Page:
"He is so inspiring in all that he does," said Family Y Community Relations Director Millie Schumacher.
"He has constantly been one to push himself..want to do better..want to do the next thing," said Corbin McKenzie's mom, Michelle Claeys.
"He is going to be one of those young people that is gonna do anything he puts his mind too," said Schumacher.
His face is usually the first one people see at the Wilson Family Y. "You all have a wonderful day," says Corbin McKenzie.
Nobody at the Y loves his job more than Corbin Mckenzie.
"I volunteered every day for a solid year, just so I could prove to the Y that I was worthy of having the job and I think I did," said McKenzie.
"It goes the other way, there ya go," said McKenzie.
"He is such a great asset to our organization and is so much an embodyment of what the Y is all about and that is that inclusiveness and making people stronger just by coming in contact with him," said Schumacher. "We want 20 more just like him."
At the Family Y, there is only one Corbin. Born with cerebral palsy, he refuses to let his disability get him down.
"Can you walk," says a child to Corbin. McKenzie responds, "No, but I can talk. God made me this way. I can't walk, but I can do awesome things."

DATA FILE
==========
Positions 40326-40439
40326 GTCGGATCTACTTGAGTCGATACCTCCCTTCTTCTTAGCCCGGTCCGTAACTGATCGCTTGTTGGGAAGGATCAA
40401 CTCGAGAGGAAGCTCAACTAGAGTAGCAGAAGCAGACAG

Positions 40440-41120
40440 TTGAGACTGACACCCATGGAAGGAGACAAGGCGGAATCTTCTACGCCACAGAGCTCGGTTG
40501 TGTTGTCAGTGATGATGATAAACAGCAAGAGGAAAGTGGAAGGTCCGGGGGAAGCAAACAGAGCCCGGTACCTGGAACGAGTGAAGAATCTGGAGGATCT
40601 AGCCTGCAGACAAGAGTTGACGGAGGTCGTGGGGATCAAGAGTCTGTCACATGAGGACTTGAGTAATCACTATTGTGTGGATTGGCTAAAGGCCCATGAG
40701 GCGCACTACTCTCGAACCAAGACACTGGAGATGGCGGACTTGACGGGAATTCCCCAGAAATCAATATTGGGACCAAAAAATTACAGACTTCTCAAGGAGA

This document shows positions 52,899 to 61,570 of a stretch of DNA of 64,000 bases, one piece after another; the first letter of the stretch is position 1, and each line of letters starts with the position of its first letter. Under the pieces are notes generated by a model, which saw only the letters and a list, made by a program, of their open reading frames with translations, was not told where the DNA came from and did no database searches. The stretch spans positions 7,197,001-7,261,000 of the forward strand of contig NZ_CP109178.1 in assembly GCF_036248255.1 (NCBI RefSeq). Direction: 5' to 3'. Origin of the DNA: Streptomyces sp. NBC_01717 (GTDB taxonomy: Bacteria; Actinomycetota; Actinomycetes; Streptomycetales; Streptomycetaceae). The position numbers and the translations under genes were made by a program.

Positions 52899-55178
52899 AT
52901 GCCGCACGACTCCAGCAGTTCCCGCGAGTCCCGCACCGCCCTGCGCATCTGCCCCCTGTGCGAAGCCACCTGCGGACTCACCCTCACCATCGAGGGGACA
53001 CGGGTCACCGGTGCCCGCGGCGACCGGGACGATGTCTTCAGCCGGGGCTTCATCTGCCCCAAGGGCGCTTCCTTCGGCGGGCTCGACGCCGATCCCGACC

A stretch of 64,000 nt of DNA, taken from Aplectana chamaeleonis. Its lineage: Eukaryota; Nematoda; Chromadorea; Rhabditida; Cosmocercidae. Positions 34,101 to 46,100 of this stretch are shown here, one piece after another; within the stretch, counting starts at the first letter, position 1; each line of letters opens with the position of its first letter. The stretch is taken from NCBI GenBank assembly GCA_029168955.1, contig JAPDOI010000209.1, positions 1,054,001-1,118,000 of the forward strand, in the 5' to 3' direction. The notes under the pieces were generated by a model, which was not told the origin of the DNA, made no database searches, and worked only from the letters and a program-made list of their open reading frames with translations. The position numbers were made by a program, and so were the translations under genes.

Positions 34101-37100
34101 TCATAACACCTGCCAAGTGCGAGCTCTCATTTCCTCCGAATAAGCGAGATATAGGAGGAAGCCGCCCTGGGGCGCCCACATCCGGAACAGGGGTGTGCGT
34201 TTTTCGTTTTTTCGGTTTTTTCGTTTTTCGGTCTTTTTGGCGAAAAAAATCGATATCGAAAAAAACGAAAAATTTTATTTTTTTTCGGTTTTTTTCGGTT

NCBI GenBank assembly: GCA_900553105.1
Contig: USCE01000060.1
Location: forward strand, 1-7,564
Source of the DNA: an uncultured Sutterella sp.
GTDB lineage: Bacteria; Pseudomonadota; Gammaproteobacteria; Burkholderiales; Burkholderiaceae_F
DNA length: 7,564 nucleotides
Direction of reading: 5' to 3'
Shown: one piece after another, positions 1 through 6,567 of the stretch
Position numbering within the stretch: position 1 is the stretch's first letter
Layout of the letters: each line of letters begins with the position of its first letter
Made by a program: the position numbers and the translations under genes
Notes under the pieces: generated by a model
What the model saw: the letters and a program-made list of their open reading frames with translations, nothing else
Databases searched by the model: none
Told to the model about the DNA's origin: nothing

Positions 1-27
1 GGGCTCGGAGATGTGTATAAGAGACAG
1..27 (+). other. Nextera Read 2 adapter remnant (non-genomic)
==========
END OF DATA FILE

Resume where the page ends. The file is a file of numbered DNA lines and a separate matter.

When Corbin isn’t working at the Y, you’ll find him here. Once a player in the Miracle League, the 22-year old Mckenzie is now a coach. "Push yourself Aaron," says McKenzie coaching from the first-base line.
Corbin’s desire to become a head coach intensified when his mentor and good friend, Matt Miklas, died last year. "His mother asked me to take over the miracle league and I told her I would," said McKenzie. "It’s like he’s down there with me. He might not be with me in the physical form, but he’s coaching the kids look up to me."
Whether he’s coaching in the Miracle League, flashing a friendly smile at the Y or showing off his water skiing skills …Corbin McKenzie lives life to the fullest. "If there’s ever been a mover or shaker in the disabled world, it’s this guy right here," says Corbin's mother, Michelle Claeys. "He makes me proud."
"Just because you have a disability, doesn’t mean anything," said McKenzie. "When it comes down to it, I’m just a normal person."
Matt Miklas Wall of Angels
Fundraising has begun to build the Matt Miklas Wall of Angels to honor the life of Matt, a disabled Miracle League volunteer coach and Y employee who died last year at age 23. To find out how to contribute or more about the Miracle League Baseball program, call JD McCauley at 706-922-9597
1336 Augusta West Parkway
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